Cyclone Gombe Flash Report: Preliminary Observations Corrane IDP Resettlement Site, Meconta, Nampula Province, 16 March 2022 – Mozambique
The assessment was carried out by the Protection Cluster on March 15, 2022 and the information obtained for this report comes from informal discussions with the displaced families present on the site and from direct participatory observations.
Despite access difficulties due to road conditions, the Protection Cluster reached the Corrane IDP resettlement site to assess the damage caused by Cyclone Gombe and make some preliminary observations at the site.
Lost or destroyed health center and its health services
Large emergency tents used as health centers were totally destroyed or blown away – health staff reported that medicines, chairs and some instruments had been lost, destroyed or looted. This situation exacerbates the already difficult access of IDPs to health care services as cases of malaria and waterborne diseases have increased in the camp. The maternity center is also no longer functional, leaving no options for displaced people as the tents are now gone and the impassable roads leading to the site will be too difficult for health workers to visit.
Inaccessible main road between the highway and the IDP site
Access to the Corrane IDP resettlement site is extremely difficult – roads are blocked, broken and flooded between Corrane town and the Corrane IDP site and therefore impassable by four-wheeled vehicles and in some places during the visit, even the motorbikes had to be pushed flooded the rooms. The main access is via an alternate road, which is also in the same condition. These pose serious problems of access for the displaced themselves in the event of a medical emergency, access to education for children in the school of the neighboring host community, and access to markets and livelihoods.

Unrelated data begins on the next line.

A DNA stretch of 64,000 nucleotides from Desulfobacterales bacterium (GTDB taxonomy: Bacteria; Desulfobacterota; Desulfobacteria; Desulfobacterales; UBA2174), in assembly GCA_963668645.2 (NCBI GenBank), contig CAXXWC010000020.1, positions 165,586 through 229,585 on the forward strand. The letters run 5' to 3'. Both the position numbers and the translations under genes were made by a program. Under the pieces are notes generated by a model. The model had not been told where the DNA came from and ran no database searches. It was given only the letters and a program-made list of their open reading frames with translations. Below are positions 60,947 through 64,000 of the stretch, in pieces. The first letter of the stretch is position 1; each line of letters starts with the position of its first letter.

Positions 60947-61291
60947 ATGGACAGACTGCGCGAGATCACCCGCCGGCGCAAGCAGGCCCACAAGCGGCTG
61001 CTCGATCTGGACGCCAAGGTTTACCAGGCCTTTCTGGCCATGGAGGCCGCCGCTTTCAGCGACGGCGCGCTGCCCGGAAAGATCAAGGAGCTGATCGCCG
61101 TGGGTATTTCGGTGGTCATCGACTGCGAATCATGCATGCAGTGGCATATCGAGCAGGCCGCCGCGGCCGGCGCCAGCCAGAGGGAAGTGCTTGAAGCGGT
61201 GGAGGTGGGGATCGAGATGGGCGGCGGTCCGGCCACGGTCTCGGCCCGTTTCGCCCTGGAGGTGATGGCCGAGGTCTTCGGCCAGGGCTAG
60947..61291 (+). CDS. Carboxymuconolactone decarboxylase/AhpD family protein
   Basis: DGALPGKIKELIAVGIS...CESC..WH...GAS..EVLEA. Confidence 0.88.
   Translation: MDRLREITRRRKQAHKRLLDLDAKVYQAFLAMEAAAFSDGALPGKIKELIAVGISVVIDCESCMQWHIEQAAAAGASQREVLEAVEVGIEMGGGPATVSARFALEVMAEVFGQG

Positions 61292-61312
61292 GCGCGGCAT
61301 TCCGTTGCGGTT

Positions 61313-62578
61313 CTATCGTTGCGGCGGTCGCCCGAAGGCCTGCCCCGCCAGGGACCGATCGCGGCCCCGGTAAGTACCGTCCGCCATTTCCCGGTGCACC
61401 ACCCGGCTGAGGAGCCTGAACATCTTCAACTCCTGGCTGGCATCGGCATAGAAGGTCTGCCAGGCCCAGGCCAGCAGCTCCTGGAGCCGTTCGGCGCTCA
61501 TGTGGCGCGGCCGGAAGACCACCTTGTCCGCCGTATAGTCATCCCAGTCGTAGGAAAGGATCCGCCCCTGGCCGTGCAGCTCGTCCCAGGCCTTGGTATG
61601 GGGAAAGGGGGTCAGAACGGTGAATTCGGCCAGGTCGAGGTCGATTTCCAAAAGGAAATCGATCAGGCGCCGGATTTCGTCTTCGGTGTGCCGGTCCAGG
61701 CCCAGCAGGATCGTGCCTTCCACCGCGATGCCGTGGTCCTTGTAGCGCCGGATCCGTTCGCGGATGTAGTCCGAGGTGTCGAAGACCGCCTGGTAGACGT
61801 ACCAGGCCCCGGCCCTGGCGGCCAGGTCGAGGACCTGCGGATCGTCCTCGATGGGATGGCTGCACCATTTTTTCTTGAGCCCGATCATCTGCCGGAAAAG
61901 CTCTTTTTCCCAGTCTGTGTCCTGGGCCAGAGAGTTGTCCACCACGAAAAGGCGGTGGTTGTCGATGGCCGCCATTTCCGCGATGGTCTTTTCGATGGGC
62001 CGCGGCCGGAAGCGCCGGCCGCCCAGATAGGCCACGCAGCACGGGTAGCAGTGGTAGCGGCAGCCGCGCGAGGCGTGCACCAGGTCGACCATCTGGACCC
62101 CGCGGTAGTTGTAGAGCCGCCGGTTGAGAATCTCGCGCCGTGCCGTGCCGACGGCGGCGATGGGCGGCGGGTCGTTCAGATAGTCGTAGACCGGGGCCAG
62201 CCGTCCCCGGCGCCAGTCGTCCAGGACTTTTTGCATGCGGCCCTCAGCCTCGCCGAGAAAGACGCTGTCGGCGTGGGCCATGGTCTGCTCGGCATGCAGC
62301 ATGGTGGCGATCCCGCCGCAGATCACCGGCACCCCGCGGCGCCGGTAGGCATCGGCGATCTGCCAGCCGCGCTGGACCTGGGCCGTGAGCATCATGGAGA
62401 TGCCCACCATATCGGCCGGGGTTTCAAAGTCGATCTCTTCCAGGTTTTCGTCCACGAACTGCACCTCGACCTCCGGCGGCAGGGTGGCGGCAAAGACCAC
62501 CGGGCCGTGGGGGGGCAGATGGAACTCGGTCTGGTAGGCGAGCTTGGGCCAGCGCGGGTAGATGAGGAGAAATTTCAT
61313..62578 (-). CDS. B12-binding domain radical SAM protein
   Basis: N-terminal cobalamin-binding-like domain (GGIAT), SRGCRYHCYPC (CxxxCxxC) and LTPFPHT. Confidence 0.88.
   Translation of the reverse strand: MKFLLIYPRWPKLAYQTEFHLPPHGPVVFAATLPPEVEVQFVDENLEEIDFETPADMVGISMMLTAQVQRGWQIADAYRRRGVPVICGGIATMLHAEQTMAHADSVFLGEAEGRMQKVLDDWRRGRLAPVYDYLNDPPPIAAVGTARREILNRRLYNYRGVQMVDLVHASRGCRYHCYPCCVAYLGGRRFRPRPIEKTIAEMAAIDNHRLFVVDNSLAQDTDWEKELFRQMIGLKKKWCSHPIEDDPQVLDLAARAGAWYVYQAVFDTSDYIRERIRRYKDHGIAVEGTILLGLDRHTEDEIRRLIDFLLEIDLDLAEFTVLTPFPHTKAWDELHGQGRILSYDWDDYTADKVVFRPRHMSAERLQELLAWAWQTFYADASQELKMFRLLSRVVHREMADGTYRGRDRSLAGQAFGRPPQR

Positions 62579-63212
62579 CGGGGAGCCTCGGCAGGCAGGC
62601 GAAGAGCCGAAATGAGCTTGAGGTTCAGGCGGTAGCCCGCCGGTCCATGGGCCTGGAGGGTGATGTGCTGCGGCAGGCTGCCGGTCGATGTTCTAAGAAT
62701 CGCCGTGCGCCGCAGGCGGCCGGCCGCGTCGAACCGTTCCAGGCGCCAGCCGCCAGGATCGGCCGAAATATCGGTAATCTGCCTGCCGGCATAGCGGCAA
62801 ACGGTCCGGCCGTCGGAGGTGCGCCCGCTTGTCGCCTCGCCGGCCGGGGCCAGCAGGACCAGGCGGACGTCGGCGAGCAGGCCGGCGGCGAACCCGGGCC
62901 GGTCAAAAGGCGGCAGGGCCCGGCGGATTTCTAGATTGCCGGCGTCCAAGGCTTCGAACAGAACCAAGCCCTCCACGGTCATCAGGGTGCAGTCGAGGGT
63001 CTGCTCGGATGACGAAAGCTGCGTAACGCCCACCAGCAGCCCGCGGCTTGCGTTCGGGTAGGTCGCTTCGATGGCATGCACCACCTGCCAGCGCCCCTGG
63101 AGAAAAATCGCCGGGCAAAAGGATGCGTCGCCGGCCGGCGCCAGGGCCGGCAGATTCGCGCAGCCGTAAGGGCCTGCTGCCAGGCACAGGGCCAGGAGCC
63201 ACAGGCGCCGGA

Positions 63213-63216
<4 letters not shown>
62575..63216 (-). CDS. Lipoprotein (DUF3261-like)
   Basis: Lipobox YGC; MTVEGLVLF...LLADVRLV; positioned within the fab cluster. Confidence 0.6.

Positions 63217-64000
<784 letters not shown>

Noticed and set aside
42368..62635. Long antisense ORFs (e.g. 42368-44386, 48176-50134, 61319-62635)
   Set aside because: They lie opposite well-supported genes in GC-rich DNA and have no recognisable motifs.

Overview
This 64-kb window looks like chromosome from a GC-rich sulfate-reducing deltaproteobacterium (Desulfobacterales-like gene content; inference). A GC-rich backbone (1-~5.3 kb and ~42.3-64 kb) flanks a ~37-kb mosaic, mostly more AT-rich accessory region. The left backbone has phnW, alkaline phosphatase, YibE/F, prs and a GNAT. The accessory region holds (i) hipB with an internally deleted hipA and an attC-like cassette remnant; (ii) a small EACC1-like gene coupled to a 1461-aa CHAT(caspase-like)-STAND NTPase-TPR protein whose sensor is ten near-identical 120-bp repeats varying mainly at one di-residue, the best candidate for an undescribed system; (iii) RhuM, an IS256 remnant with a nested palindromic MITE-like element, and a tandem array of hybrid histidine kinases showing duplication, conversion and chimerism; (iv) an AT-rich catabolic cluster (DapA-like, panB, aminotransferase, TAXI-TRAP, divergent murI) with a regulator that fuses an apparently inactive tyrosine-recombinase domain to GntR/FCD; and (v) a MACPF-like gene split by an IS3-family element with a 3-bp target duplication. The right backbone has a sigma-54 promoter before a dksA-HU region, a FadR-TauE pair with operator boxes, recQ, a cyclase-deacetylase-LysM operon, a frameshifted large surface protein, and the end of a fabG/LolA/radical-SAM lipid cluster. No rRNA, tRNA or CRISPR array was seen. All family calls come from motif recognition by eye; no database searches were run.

Shelters are destroyed and the majority need repairs
Preliminary data shared by the post chief indicated that around 1,600 emergency shelters had been affected by Cyclone Gombe. Based on direct observation, while some emergency shelters have been completely destroyed and require a full replacement kit, a large majority of emergency shelters are partially damaged and households will need shelter materials immediately. and tools to repair their homes. Displaced families explained that those whose homes were destroyed are now temporarily living in the shelters of other families, creating overcrowding. This situation could potentially lead to privacy issues and increase the risk of GBV if the arrangement takes longer. It is also important to note that large amounts of water will be needed to create the mud needed to close up the walls that have been “melted” by rain and wind. Displaced people demanded durable shelters and demanded the immediate distribution of mosquito nets and plastic sheeting. The latter must be used for the roof and the coating of the raw earth walls.
Access to food and livelihoods
The displaced people we were able to meet mentioned that part of their food stock had been destroyed by the cyclone and the rains that followed. Therefore, it is possible that the food intake of a large part of the population has decreased considerably. For families with mashambas, many mentioned that their crops were partially or fully impacted by the cyclone.